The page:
Almost since the moment NASA’s Cassini spacecraft discovered geyser-like jets spewing from Saturn’s tiny moon Enceladus, there has been talk of returning. But when Cassini later found the plume of ice and vapor originates from a warm, salty ocean beneath the surface, a successor mission became imperative. With relatively easy access to the subsurface ocean, Enceladus is a prime target to search for signs of life. The Enceladus Orbilander mission concept would capitalize on the opportunity. Designed to first orbit Enceladus and then land, the spacecraft would carry a suite of 13 instruments to probe for indicators of life both in the plume and on the surface, as well as investigate the geological context in which those signs exist. This mission concept demonstrates that we are ready to return to Enceladus to determine not only if Enceladus is inhabited but also why.
Determine whether Enceladus is inhabited
Scientists think the key ingredients for life (as we know it) are liquid water, an energy source, and essential biological elements, such as carbon, nitrogen and sulfur. With samples collected both from orbit and from the surface, the Enceladus Orbilander would characterize the proportions of biomolecules, such as amino acids and fats, as well as search for potential genetic-carrying molecules similar to DNA and even cell-like structures to determine whether life is there.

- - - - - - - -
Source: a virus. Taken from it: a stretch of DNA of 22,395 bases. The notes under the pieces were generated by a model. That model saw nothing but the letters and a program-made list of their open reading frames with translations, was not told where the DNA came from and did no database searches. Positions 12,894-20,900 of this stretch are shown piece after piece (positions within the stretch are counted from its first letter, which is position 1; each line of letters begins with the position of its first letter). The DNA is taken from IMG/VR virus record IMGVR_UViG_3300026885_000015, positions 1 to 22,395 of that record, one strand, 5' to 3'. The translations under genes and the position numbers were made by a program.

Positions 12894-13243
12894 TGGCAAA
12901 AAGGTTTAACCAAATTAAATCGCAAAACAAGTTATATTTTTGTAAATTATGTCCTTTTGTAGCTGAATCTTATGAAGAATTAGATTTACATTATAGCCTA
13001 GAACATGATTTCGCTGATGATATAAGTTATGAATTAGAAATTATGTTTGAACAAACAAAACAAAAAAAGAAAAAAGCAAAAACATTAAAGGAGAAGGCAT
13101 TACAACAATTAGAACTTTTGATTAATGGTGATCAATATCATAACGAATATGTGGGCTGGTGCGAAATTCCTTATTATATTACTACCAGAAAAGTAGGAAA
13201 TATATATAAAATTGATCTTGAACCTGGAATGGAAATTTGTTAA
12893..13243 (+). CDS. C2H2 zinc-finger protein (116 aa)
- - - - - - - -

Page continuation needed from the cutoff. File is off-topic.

Find out to what extent Enceladus’ ocean can sustain life, and why
Whether life is or isn’t detectable, the Enceladus Orbilander would help uncover why. It would measure critical environmental conditions such as pH, temperature, salinity and availability of nutrients in the ocean; take seismic measurements to determine the moon’s internal structure; and use radar sounding to understand the structure of the ice crust.
Determine a safe and favorable location to land and actively sample the surface
Using remote sensing instruments like narrow- and wide-angle cameras, a laser altimeter and a thermal emission spectrometer, the Enceladus Orbilander would look for a relatively flat, sturdy, mostly boulder-free landing site at Enceladus’ south pole. The ideal site would get more than 0.01 millimeters of fresh material falling from the plume so the life detection suite has enough sample to run multiple analyses during the mission. This fresh material is particularly tantalizing because the largest particles don’t reach high enough altitudes for sampling from orbit.